Doing just enough is precisely that, enough. In travelling to the USA and to the Dallas Cowboys stadium with it’s 60,000 fans doing enough, however, will be a wholly different challenge and it is perhaps this which represents the biggest question mark for Saunders. Winning the contest on points, and many expect that to be the only way he can, then the margin may have to be wider the eventual scorecards may attest. Though two champions facing off you get the impression it will be Saunders who will need to take the belts off Canelo and not vice versa.

On Canelo’s record there is one significant blip, albeit one now almost seven years in the past. Alvarez does not face southpaws like Saunders often. Indeed the last time he did was James Kirkland in 2015. That evening he ended the contest in three but Kirkland has hardly fought since. A better comparison to Saunders is Erislandy Lara, someone many believe beat Canelo in their 2014 contest. Like Saunders the Guatemalan was a great counter-puncher, one who likes to make his opponents miss, capitalise and move away out of trouble. In their contest such a tactic beat the guard of Canelo and did make him pay, to such an extent that Jerry Roth judged him the victor but it was one which failed to truly hurt the Mexican.

Saunders carries a bigger frame (5ft 11) and has at times demonstrated a power for which he is not often credited, most aptly displayed by the two times he dropped Andy Lee.

Embed from Getty Images

To beat Canelo, Saunders has to use Lara’s blueprint but do it better. He must also contend with a hysteria around Canelo that has only multiplied since then, a Canelo who has honed his craft over six further years with opponents of the highest level and one who is not facing the same challenges of making weight as a Super Welterweight. Despite his size, 5ft 8, Canelo has displayed his ability to carry his power through the divisions, no more shown than in his crushing finish to end Kovalev’s reign at light-heavyweight.

On Saturday night the odds couldn’t be more stacked in the king of boxing’s favour, a hostile crowd, an aura of invincibility and an opponent fans love to hate. For Saunders there is no greater test but there is no greater reward either. A place at the top table, rubbing shoulders with the powers of boxing, no matter how much it would be to their dismay.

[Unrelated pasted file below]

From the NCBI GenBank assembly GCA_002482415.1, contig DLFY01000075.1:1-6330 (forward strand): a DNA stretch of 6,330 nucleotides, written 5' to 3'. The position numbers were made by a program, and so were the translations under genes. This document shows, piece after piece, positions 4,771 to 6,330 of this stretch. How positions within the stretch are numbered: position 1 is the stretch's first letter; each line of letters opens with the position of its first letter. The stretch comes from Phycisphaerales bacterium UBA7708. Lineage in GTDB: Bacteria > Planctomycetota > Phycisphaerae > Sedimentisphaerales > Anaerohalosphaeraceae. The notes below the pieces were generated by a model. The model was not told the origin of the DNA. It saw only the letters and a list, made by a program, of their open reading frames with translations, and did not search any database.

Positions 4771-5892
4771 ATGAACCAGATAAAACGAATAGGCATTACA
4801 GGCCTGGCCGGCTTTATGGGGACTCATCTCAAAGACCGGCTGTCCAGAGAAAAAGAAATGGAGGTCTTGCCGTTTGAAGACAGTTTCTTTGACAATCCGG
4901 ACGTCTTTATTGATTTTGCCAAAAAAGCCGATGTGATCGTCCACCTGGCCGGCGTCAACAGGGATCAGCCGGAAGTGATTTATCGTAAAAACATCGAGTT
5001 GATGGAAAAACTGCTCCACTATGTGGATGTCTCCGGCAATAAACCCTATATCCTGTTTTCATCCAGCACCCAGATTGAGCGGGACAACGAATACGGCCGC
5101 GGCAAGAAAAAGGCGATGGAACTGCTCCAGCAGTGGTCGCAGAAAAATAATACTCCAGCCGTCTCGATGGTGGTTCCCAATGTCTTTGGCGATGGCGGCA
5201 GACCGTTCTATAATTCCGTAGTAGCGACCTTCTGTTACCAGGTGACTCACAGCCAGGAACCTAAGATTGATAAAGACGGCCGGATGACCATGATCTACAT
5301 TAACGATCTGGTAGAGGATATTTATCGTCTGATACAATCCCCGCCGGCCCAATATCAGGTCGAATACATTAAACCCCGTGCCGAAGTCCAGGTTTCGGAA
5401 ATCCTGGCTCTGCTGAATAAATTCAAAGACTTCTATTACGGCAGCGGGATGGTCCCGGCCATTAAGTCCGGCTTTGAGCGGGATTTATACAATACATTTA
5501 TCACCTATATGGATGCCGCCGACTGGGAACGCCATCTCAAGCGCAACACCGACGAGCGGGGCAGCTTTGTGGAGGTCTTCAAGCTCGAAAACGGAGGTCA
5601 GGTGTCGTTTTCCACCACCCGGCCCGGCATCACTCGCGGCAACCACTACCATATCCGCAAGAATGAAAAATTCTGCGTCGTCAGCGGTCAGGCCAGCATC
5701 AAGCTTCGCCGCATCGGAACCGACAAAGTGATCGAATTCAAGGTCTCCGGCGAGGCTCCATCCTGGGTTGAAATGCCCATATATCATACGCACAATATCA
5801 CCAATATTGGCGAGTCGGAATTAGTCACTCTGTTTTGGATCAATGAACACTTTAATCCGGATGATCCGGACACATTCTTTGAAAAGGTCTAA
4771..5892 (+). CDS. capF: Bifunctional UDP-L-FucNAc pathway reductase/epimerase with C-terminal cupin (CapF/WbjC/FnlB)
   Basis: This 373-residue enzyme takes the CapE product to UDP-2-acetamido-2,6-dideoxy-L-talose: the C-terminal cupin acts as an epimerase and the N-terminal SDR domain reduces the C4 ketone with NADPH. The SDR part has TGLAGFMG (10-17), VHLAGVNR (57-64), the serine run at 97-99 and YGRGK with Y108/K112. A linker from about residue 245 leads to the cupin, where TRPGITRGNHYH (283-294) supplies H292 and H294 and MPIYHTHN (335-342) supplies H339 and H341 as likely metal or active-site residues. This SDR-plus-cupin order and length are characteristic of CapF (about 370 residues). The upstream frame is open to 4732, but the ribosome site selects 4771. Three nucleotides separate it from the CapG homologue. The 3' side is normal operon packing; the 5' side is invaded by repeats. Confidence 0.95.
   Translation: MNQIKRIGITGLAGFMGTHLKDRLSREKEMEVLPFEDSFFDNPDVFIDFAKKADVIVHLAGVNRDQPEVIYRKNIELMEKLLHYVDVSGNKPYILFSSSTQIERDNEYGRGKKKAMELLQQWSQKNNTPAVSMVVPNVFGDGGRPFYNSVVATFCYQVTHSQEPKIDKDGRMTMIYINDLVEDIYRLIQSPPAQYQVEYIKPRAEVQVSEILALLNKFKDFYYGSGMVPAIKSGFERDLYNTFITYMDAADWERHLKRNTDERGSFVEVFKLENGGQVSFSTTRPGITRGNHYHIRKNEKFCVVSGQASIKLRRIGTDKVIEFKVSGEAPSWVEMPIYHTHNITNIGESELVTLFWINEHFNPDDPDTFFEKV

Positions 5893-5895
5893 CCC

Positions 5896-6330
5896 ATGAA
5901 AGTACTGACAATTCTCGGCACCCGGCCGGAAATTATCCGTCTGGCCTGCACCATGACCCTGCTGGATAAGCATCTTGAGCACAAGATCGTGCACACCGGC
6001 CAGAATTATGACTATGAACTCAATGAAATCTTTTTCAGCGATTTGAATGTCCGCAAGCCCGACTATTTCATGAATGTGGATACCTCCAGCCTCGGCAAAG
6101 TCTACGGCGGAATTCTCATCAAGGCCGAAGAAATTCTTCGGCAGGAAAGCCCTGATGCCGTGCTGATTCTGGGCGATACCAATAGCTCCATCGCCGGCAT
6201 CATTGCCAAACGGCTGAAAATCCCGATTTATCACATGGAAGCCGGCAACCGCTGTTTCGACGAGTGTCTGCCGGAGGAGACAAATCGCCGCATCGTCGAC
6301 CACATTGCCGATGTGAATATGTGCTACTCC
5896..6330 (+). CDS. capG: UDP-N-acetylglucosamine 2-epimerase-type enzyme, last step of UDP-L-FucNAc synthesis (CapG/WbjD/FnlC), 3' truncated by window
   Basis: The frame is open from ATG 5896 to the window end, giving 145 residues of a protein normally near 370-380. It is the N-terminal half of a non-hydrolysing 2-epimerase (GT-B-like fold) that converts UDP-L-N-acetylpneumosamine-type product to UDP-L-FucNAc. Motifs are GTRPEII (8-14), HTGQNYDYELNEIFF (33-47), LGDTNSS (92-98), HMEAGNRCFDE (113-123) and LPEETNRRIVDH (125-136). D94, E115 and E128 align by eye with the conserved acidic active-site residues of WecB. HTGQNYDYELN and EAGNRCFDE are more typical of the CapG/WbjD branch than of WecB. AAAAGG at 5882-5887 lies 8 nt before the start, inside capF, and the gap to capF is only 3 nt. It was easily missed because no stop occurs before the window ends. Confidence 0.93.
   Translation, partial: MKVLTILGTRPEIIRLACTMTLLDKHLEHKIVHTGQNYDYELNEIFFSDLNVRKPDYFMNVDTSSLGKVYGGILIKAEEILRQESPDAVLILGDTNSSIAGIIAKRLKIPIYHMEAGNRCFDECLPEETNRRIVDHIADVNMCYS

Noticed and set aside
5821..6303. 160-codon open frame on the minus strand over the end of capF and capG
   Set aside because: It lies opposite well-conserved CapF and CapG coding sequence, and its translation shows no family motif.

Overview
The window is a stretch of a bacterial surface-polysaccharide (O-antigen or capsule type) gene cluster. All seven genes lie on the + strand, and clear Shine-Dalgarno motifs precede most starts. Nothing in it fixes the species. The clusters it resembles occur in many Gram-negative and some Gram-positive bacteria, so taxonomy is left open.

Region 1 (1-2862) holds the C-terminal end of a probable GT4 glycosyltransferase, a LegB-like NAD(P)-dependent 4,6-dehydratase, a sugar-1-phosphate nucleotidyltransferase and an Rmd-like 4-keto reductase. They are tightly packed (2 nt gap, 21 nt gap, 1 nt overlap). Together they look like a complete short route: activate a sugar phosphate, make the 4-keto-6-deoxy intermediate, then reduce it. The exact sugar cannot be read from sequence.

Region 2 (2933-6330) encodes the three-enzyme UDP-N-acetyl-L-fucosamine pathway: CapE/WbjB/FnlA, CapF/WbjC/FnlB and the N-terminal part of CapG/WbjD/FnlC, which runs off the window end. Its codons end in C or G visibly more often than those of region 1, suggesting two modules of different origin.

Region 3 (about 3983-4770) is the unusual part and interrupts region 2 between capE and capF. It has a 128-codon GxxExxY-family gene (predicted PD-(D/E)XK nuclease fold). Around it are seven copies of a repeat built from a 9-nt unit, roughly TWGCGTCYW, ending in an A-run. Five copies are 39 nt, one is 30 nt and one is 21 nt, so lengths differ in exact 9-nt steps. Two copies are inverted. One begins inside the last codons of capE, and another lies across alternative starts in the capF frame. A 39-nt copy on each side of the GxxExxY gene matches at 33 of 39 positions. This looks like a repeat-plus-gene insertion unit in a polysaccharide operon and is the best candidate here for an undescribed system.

Featured image “Canelo Alvarez Boxing Workout (2013)” by TheDailySportsHerald is licensed under CC BY-NC-ND 2.0

Buatsi Bolotniks

After beating Bolotniks, who’s next for Joshua Buatsi?

Ricards Bolotniks, despite what you saw on Saturday night, is no mug. The WBO European Light Heavy Champ has bulldozed his way past a number of creditable challengers and came to Matchroom HQ with genuine hopes for a world title fight. With one booming overhand right Joshua Buatsi ended those aspirations. Joshua Buatsi is good, … Continue reading After beating Bolotniks, who’s next for Joshua Buatsi?

No backing down, Taylor versus Ramirez could be the best yet

Despite the lingering effects of a global pandemic, it is hard to argue 2021 has been a bad year for boxing. May could yet be the best month of the lot. What began with Sunny Edwards’ flawless wrestling of the flyweight crown, reached its supposed peak with Canelo’s eventual dismantling of a red-hot Billy Joe … Continue reading No backing down, Taylor versus Ramirez could be the best yet

Immaculuate Edwards topples boxing’s smallest giant.

Moruti Mthalane must be the best boxer you’ve never heard of. A South-African detonator who has fought and beat some of the finest boxers in boxing’s lightest classes. Zolani Tete dismantled in five rounds. John Riel Casimero victim of the same fate just six months later. If Moruti Mthalane was a heavyweight there’s little doubting … Continue reading Immaculuate Edwards topples boxing’s smallest giant.

Leave a Reply